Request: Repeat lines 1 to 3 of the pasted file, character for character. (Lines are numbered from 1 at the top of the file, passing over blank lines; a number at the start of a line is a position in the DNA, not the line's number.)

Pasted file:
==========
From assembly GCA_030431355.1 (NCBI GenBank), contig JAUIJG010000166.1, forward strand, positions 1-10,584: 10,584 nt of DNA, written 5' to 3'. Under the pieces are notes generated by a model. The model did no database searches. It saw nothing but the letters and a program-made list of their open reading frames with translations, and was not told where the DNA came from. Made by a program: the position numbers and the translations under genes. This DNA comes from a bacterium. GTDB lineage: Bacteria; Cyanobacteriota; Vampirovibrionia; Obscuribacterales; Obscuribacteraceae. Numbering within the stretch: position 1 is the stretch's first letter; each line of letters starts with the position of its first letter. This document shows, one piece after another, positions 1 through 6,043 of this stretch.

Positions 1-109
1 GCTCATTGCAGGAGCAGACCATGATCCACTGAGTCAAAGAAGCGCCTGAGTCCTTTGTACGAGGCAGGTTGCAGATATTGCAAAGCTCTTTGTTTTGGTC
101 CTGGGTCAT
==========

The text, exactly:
From assembly GCA_030431355.1 (NCBI GenBank), contig JAUIJG010000166.1, forward strand, positions 1-10,584: 10,584 nt of DNA, written 5' to 3'. Under the pieces are notes generated by a model. The model did no database searches. It saw nothing but the letters and a program-made list of their open reading frames with translations, and was not told where the DNA came from. Made by a program: the position numbers and the translations under genes. This DNA comes from a bacterium. GTDB lineage: Bacteria; Cyanobacteriota; Vampirovibrionia; Obscuribacterales; Obscuribacteraceae. Numbering within the stretch: position 1 is the stretch's first letter; each line of letters starts with the position of its first letter. This document shows, one piece after another, positions 1 through 6,043 of this stretch.

Positions 1-109
1 GCTCATTGCAGGAGCAGACCATGATCCACTGAGTCAAAGAAGCGCCTGAGTCCTTTGTACGAGGCAGGTTGCAGATATTGCAAAGCTCTTTGTTTTGGTC